The move towards personalization comes with a touch of irony:
‘Personalized’ services which interview you online with a predetermined set of questions, link directly to your bank account, and drop things at your door automatically tend to remove personal interactions with … people.
These services are, no doubt, in many ways, improvements over the older ways of limited choices, low inventories, price gouging, and so forth.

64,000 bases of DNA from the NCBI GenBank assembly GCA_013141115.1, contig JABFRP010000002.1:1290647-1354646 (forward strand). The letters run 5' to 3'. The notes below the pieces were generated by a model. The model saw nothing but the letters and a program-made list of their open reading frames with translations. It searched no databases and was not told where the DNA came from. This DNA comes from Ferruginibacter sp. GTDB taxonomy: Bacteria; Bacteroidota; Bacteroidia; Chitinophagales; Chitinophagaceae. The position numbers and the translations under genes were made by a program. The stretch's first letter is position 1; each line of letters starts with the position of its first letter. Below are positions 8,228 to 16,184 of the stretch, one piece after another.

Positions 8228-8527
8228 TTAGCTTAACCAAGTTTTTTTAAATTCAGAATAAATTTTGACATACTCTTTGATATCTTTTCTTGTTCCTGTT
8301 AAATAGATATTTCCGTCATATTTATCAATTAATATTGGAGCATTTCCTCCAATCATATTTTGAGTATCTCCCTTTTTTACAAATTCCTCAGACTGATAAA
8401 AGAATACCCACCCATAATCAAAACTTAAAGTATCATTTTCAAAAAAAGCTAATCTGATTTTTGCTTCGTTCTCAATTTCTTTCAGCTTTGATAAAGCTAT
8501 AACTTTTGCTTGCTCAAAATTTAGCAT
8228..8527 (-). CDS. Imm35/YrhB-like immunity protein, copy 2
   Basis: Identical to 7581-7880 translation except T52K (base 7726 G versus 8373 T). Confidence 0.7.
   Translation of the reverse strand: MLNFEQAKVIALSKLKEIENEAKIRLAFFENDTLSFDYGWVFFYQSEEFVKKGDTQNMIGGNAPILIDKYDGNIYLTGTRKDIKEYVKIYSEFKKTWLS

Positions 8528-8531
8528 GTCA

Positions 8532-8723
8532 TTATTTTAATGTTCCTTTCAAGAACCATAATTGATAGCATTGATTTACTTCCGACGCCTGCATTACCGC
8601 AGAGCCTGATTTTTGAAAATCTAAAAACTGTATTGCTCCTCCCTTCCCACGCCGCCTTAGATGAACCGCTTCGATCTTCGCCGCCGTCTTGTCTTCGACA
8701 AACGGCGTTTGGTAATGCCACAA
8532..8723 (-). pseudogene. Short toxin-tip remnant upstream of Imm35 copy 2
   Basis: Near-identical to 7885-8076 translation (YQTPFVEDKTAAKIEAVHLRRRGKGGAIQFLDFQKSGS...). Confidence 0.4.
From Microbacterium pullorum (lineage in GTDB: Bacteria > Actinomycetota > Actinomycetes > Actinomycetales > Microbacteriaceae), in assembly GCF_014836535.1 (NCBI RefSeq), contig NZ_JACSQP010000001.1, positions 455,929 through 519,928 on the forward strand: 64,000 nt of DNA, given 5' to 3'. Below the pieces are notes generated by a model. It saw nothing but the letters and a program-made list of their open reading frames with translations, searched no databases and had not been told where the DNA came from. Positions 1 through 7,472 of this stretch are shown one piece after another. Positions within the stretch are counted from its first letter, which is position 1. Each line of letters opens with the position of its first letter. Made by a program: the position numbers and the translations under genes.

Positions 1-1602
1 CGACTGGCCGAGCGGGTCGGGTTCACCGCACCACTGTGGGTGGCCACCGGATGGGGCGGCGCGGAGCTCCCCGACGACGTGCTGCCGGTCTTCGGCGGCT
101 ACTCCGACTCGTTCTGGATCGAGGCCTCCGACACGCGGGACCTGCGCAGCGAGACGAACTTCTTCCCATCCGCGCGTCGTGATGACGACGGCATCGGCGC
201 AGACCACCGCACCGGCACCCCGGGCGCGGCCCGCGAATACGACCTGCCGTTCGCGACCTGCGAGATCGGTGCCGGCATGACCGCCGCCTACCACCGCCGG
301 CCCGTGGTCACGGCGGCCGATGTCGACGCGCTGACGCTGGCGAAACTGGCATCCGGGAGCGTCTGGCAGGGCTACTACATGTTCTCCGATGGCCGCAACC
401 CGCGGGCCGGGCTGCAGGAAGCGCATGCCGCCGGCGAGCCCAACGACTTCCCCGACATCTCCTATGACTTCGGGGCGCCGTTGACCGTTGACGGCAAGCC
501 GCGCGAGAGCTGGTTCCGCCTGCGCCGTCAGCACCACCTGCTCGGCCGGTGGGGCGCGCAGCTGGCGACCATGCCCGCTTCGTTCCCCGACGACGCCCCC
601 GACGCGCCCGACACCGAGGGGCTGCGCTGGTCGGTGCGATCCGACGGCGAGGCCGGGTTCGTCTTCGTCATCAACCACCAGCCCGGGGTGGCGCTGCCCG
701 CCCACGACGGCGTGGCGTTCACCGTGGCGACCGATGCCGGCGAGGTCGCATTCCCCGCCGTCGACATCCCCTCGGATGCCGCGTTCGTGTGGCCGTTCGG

But the real magic lies with those companies who can do both: meet the demand for ‘on-demand’ (I want exactly what I want, now) while also being there for the customer, to listen when they have questions, or when things don’t work as planned.
Automation is great.
Attention is better.